Materials with a low R-value conduct heat well. An example would be metal. Insulation products must have higher R-values, indicating a heat transfer resistance.

2. Spray Foam Insulates Against Convective And Radiant Heat Transfer.

Spray polyurethane foam insulation also offers air sealing as a feature. Since spray foam is manufactured on-site through its chemical reaction, it can fill almost any cavity in a building envelope. As much as 1 inch of closed cell spray foam and 3.5 inches of open cell spray foam can create an air barrier.

What Makes Open Cell And Closed Cell Spray Foam Different?

There are two types of spray polyurethane foam: open cell and closed cell. If you are reading about spray polyurethane foam, you may read about either open or closed cell foam.

The difference between open and closed cell spray foam is their cell structure. Their different cell structures dictate their features and physical properties.

A comparison of the cell structure of open cell spray foam and closed cell spray foam.Open cell spray foam has an open cell structure. If you picture a yellow sponge used to wash cars, you can visualize the cell structure of open cell foam. There are large pockets of air, and the sponge can compress if you squeeze it.

Closed cell spray foam has a closed cell structure. Picturing foam boards, like tri-fold boards used for science fair presentations, can help explain this cell structure. The foam board is dense. If you pressed your hand against it, only a faint impression might be left behind.

The cellular structure changes a number of features and physical properties for open and closed cell spray foam, including:

  1. Foam density
  2. Structural support
  3. Vapor barrier potential
  4. Application options
  5. Price

Let's examine each of these in more detail.

1. Open Cell Is Less Dense Than Closed Cell Spray Foam.

Open cell spray foam is a low-density foam, while closed cell spray foam is a higher-density foam. Thinking back to our examples of sponges and foam boards, you can understand the density differences. A foam board is more dense than a sponge.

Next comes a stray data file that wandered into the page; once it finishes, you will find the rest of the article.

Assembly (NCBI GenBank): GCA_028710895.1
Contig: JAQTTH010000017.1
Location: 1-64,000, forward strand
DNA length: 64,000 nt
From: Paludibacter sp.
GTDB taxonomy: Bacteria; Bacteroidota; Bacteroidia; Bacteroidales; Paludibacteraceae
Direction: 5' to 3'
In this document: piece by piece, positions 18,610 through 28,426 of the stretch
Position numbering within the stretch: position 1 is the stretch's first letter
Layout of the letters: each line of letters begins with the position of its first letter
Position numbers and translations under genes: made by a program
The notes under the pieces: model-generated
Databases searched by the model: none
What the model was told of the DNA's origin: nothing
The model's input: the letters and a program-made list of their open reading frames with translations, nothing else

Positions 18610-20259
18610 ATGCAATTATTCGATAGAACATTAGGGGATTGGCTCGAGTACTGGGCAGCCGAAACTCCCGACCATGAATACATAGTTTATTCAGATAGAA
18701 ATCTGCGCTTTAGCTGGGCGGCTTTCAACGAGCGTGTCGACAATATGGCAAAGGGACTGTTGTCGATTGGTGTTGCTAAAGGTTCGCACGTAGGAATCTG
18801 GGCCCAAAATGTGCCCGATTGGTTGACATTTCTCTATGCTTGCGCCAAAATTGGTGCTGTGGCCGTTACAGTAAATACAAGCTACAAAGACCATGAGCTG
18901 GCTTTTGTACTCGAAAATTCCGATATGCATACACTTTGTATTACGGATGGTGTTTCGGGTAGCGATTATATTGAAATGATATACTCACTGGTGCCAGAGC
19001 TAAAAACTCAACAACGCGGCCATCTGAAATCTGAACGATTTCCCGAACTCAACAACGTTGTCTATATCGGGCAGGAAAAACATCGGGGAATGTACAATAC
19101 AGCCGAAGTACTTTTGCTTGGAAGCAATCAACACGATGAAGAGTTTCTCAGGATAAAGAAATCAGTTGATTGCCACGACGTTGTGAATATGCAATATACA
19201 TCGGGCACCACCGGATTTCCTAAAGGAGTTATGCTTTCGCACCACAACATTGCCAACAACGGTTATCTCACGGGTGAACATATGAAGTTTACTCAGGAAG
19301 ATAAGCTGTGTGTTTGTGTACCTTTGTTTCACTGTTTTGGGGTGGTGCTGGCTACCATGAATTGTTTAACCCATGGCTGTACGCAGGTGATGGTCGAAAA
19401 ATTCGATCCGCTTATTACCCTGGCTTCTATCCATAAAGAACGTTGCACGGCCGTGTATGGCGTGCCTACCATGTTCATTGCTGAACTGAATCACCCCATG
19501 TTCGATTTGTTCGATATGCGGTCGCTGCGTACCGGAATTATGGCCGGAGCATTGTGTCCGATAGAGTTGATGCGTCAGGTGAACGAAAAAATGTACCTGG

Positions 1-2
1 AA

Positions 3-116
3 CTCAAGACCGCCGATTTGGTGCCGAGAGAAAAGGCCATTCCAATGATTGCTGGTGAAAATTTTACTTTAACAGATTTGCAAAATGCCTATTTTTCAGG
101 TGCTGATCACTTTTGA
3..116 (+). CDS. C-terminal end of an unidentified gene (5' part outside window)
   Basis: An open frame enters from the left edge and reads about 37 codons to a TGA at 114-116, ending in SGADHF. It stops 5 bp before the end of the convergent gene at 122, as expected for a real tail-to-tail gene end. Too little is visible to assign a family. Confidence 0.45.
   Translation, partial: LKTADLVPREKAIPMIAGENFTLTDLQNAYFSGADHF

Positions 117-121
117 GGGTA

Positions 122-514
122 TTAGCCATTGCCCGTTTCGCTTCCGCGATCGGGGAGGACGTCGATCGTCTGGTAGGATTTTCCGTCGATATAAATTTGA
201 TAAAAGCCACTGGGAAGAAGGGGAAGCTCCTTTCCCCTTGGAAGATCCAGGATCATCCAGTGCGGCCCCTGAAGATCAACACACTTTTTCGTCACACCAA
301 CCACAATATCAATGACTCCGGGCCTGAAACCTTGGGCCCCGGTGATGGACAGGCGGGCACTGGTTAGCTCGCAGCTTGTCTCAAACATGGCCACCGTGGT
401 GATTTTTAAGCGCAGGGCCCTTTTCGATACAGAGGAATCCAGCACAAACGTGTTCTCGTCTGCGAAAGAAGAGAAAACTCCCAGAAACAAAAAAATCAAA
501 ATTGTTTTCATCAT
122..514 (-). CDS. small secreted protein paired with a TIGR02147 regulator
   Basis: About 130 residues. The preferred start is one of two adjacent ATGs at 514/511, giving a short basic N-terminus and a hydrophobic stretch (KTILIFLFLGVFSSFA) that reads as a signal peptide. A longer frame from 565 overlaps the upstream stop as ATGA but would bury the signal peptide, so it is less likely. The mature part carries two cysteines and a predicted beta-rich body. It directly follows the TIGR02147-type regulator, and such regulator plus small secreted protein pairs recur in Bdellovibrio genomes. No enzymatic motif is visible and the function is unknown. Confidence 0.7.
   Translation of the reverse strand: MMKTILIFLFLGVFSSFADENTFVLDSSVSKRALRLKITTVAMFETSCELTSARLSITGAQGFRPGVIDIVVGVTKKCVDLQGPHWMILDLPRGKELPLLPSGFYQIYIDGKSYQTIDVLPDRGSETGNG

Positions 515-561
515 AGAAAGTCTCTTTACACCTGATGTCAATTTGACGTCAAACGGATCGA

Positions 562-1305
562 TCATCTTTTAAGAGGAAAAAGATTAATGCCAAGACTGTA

2. Only Closed Cell Spray Foam Can Offer Some Structural Support.

Closed cell spray foam can provide additional structural support to a building. While it will not hold up a building on its own, the density of closed cell foam can aid the structures already in place.

Open cell spray foam cannot provide any structural support. Think about reinforcing a barricade with sponges or foam boards. No matter the size of the sponge, it does not have the density required to offer any structural reinforcement.

3. Only Closed Cell Spray Foam Has Vapor Barrier Potential.

Closed cell spray foam becomes a vapor barrier at 1.5 inches. A vapor barrier helps to resist moisture content. The possibility of forming a vapor barrier is due to the dense cell structure.

With its open cell structure, open cell spray foam cannot create a vapor barrier no matter how much of it is sprayed. For open cell foam applications requiring a vapor barrier, additional coatings can be added on top of the foam.

4. Closed Cell Spray Foam Has More Versatile Application Options.

Closed cell spray foam is more versatile than open cell spray foam. The structural support and vapor barrier that closed cell foam offers makes it an ideal product below-grade. Below-grade applications are below the ground. Basements and crawl spaces are two examples.